By PAIGE WALTON
On Nov. 12, University of Mary Washington’s crew team and community gathered at Hope Springs marina to officially induct a new boat. Purchased by the men’s team, the Wintech 8+ was dedicated to and in memory of Robert “Bob” Ericson, a former UMW student and captain of the men’s rowing team who passed away suddenly in April of 2014.
The boat dedication included the ceremonial ritual of decommissioning the previous name of the boat by throwing a medallion with the old name on it into the river. Following that was what many described as a moving testimony given by Ericson’s parents about what it means to “Live Like Bob.” The crew team gave Ericson’s parents the opportunity to unveil the boat’s new name, a name that will inspire the team to be better, according to sophomore English major Mackenzie Hard. After the unveiling of the new name, Stephanie Preston, who dated Ericson at the time of his passing, said a few words and poured a bottle of champagne onto the newly commissioned boat, another tradition of boat dedications.
“Seeing a boat christening is a truly poetic experience to be a part of,” said sophomore sociology major Corinne Kuge. “The emotional weight of everyone’s words and the love surrounding the event almost pushed me to tears.” Though many members of the team now did not have the chance to know Ericson personally, Hard spoke of getting to know him through stories told by other members of the team and by meeting his family.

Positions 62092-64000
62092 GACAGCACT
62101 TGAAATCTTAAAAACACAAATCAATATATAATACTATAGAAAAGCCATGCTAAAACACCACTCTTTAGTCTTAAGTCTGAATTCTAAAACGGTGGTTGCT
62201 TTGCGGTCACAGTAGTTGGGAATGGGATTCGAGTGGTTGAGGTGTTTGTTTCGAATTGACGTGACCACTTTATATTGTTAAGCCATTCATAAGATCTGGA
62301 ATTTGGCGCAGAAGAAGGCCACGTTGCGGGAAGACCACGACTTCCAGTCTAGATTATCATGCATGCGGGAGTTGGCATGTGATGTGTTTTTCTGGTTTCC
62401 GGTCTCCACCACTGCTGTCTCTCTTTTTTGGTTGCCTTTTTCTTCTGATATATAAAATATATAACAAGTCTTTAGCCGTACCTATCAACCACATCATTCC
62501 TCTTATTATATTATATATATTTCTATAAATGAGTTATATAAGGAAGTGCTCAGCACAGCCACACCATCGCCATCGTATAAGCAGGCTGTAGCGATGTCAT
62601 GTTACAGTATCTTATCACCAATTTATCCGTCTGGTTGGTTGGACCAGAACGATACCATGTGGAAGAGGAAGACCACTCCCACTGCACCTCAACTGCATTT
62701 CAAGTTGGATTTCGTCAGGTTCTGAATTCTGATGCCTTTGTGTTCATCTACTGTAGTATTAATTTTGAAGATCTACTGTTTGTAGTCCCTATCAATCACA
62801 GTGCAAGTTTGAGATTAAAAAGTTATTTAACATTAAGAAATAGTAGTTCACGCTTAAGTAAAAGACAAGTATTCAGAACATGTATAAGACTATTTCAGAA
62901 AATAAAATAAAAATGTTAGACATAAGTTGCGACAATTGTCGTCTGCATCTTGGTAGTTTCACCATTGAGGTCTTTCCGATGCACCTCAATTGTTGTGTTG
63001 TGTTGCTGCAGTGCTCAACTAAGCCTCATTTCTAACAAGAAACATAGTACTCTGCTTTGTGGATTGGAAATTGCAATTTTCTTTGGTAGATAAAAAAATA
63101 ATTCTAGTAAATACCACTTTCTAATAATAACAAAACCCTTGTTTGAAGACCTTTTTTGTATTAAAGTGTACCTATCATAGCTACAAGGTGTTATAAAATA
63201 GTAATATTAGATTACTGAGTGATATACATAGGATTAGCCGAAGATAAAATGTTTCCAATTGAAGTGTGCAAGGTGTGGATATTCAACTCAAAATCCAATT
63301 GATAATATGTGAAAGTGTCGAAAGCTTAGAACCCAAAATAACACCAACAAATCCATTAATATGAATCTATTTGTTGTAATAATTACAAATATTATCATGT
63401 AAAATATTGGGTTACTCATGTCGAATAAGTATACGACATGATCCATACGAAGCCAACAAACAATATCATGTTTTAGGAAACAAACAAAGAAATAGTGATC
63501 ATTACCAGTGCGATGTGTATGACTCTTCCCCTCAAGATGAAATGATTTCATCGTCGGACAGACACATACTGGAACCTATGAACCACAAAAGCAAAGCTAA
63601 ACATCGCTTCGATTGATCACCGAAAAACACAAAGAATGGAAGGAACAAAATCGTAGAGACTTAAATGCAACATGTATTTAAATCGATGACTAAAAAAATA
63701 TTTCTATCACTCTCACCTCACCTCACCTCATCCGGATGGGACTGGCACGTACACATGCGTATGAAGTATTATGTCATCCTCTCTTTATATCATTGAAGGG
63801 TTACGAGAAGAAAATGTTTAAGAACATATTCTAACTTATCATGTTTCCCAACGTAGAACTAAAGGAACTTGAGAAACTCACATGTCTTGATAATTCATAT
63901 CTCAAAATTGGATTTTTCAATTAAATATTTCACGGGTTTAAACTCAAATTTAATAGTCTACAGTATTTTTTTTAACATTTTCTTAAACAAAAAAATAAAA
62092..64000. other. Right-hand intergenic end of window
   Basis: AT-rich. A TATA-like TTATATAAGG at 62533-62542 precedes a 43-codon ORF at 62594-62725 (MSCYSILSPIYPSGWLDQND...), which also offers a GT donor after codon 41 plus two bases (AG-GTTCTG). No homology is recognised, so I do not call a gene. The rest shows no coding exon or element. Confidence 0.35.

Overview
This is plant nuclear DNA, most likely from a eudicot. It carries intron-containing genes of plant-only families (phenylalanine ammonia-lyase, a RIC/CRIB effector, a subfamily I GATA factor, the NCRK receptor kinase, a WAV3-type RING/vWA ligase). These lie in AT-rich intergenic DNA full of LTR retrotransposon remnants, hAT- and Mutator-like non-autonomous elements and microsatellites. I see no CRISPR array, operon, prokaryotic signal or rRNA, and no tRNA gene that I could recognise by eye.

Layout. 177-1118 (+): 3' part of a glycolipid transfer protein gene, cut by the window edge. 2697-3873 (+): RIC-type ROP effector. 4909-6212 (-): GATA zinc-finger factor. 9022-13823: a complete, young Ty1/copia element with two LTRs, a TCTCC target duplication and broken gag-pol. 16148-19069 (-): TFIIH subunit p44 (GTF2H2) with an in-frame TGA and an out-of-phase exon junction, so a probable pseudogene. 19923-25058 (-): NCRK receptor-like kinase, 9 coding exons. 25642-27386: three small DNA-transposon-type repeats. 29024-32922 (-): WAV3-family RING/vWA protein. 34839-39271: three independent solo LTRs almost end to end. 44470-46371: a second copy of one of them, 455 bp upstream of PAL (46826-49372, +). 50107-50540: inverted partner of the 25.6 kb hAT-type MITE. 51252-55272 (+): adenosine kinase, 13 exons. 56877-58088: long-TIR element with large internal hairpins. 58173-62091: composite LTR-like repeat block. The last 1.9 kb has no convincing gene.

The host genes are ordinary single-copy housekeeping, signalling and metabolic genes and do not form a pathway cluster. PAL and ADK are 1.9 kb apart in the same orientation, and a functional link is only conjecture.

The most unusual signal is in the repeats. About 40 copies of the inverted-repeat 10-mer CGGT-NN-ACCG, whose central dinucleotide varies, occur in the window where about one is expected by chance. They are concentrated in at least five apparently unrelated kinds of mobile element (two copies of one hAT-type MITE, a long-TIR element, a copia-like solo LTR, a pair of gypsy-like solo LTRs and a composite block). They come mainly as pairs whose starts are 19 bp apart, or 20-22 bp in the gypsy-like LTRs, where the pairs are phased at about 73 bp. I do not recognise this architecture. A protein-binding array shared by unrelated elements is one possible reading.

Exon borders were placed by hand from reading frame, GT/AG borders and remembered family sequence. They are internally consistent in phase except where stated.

Through all of the early morning practices and long regatta days, the crew team itself becomes a family. “To me, the best thing [about crew] is having an extra family while I’m at school. I can count on them for anything and count on them to constantly be there for me and constantly push me in and out of the boat,” Hard said.
The addition of the efficient Wintech 8+ creates extra opportunities for the team to excel. “A new boat won’t make a crew stronger or faster, but with a new boat, it can be assured that crews are racing with the best technology and materials available. It also gives our team the opportunity to honor [Ericson] everywhere we race. Other crews will see his name. He will always be with us,” said junior economics major Alli Jakubek, who was also a part of The One Note Stand with Ericson.
In a sport that demands every member to be perfectly in sync, teamwork is vital to success. On the topic of teamwork, Kuge said, “Since our sport requires all the trust in the world inside one boat, we rely on each other to train our own bodies and willpower, because we’re only as fast as our slowest rower.”